While these schools offer the chance to travel the world, others like Indiana University have developed programs that deal with specific populations in their communities. The school currently offers the STEPS program for Latino families and children in the state, allowing students who are trained in bilingual studies to work with patients from different cultures. Others, like Florida State University, give students practical experience by offering an annual summer camp for children with speech disorders. For students who are earning their Master's or Doctoral degrees, these programs offer invaluable practical experience while helping others overcome their physical and emotional problems.

What Certifications and Licenses are Available?

For speech-language pathologists to be able to obtain most positions for which they would apply, being certified and licensed in their field is a must. Almost all states require speech-language pathologists to be licensed, with many requiring graduation from an accredited Master's degree program along with supervised clinical experience before granting a license. Licenses are granted by each state's medical or health licensure board, and each state can have varying requirements when it comes to granting a license. These can include requiring a certain number of hours of supervised experience, letters of recommendation from professors or other healthcare professionals or completion of an application or exam.

Most speech-language pathologists choose to earn the Certificate of Clinical Competence in Speech-Language Pathology offered by the American Speech-Language-Hearing Association. Some employers will require this prior to employment, while others will accept licensure in place of the certification. Students usually complete their licensures or certifications just as they are finishing their degrees, allowing them to have all the necessary requirements most employers expect.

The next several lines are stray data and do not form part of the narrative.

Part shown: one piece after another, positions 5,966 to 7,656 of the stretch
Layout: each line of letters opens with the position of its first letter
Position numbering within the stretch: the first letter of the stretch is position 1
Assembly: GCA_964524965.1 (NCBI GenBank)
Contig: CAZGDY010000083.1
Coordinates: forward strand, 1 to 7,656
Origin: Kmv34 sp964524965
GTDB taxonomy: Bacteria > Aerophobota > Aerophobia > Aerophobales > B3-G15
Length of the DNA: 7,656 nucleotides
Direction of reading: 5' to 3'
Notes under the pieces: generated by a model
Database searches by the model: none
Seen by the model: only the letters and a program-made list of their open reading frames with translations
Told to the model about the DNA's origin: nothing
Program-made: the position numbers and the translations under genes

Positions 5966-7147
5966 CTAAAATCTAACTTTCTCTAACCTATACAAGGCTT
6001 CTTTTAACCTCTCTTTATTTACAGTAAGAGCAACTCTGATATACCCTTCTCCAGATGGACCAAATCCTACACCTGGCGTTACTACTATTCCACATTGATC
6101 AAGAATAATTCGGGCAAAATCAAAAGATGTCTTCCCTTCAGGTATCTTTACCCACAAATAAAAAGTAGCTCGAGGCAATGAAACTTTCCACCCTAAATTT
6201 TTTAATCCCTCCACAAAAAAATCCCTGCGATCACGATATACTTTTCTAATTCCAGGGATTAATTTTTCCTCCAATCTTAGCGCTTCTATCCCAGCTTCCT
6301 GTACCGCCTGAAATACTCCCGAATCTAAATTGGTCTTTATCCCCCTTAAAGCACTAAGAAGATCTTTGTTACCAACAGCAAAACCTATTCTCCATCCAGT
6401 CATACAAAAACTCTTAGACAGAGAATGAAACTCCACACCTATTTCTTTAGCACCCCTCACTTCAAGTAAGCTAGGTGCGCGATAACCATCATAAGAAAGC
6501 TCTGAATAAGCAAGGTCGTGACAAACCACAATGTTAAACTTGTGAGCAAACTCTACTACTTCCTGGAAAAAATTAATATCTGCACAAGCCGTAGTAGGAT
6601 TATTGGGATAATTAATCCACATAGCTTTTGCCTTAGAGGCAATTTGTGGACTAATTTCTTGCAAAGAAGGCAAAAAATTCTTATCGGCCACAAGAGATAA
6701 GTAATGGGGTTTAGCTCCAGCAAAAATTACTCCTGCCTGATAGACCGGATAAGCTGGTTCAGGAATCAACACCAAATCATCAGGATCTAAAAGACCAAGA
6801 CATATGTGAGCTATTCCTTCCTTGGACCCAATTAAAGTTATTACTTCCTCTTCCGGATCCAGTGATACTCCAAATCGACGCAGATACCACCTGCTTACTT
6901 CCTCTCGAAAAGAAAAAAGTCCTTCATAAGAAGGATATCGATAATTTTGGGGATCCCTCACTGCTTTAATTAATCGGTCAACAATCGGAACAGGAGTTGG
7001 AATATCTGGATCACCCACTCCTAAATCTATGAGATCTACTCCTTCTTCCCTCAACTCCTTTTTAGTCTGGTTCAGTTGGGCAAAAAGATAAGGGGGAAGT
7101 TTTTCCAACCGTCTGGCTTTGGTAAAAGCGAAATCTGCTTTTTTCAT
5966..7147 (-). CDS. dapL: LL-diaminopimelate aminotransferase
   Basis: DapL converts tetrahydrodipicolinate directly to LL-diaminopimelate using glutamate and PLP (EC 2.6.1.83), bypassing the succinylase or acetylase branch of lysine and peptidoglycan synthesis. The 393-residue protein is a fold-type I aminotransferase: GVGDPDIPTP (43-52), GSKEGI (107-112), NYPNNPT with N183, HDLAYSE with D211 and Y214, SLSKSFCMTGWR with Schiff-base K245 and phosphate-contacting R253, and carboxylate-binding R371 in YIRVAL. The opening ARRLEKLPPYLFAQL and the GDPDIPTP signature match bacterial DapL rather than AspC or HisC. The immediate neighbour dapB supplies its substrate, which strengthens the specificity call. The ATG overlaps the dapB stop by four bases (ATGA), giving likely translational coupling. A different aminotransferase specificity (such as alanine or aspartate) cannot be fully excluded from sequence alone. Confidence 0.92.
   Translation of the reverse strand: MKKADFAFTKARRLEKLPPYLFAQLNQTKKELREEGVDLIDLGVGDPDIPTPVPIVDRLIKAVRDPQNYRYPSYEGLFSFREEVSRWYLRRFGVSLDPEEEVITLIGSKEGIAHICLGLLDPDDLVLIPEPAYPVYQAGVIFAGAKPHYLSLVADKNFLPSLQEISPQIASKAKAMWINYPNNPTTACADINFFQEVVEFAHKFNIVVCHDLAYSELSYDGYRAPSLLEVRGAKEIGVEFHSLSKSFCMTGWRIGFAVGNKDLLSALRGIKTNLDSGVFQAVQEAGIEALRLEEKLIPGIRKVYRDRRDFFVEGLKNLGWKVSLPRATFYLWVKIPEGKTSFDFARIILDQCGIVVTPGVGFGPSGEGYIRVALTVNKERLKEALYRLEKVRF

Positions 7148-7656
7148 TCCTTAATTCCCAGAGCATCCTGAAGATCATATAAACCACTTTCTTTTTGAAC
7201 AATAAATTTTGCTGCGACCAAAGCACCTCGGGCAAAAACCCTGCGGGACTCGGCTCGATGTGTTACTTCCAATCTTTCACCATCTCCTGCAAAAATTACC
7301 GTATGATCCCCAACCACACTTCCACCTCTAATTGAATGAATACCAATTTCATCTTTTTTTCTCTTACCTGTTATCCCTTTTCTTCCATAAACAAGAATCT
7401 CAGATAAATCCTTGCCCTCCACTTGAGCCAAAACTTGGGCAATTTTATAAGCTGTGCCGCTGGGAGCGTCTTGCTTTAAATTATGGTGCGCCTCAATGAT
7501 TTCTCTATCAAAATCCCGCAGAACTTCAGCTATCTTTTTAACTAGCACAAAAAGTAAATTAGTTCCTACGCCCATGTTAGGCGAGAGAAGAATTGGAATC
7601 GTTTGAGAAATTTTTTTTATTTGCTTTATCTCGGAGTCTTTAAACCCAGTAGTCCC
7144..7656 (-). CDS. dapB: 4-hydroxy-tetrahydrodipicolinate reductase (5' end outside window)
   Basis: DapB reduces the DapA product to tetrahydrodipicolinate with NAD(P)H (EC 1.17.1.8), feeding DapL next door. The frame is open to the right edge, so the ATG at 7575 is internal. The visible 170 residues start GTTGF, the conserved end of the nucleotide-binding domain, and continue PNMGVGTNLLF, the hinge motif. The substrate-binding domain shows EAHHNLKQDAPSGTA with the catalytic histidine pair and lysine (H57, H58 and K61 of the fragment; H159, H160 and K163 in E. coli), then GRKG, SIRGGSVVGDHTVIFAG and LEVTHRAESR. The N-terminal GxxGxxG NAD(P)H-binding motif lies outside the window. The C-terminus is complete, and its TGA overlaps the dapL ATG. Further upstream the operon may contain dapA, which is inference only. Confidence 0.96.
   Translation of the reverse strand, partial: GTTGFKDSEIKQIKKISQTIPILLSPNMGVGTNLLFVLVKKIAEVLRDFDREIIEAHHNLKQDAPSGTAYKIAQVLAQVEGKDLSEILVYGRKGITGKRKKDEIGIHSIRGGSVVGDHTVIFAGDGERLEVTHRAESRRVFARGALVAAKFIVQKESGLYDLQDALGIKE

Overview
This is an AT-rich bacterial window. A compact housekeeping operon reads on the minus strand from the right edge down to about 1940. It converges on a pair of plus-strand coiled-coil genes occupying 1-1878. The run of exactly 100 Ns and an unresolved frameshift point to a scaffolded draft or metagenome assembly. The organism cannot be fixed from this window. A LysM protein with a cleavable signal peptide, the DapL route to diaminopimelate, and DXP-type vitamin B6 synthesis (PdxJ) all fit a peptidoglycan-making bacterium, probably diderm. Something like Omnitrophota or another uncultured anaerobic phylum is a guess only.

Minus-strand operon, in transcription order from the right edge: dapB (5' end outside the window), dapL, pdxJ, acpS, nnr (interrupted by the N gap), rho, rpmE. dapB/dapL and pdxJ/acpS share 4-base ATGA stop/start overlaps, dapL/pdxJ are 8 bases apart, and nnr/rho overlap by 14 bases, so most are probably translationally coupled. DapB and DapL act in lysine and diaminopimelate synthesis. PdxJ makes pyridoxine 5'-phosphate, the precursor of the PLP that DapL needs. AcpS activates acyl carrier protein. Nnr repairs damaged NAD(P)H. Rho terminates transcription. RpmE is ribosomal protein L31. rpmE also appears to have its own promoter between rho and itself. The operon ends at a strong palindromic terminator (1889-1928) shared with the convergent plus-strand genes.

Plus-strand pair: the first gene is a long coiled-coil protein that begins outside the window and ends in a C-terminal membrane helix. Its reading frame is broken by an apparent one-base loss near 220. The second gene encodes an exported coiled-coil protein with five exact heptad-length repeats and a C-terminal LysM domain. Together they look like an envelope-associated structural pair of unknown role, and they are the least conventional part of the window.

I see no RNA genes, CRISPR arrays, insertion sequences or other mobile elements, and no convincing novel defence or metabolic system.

To excel in this field, speech-language pathologists should possess patience and compassion along with critical-thinking and listening skills when working with patients. For those who do, the number of specialties in this field is considered wide-open. For example, the University of Washington offers such cutting-edge specialties as psychoacoustics, computer recognition technology and speech production and perception, while the University of Florida offers students nine research labs that are always looking to make the latest innovative discovery.

As the United States population ages, health conditions such as strokes and hearing loss will lead to increased demand for speech pathology services. In addition, medical advances in helping premature babies survive will also result in more children needing help with communication disorders. With technology continuing to make amazing advances regarding speech and hearing problems, the role of the speech-language pathologist will come to play a more vital role in helping people overcome their disorders. And with the many colleges and universities across the U.S. making their programs stronger than ever before, graduates will be well-prepared to help those in need.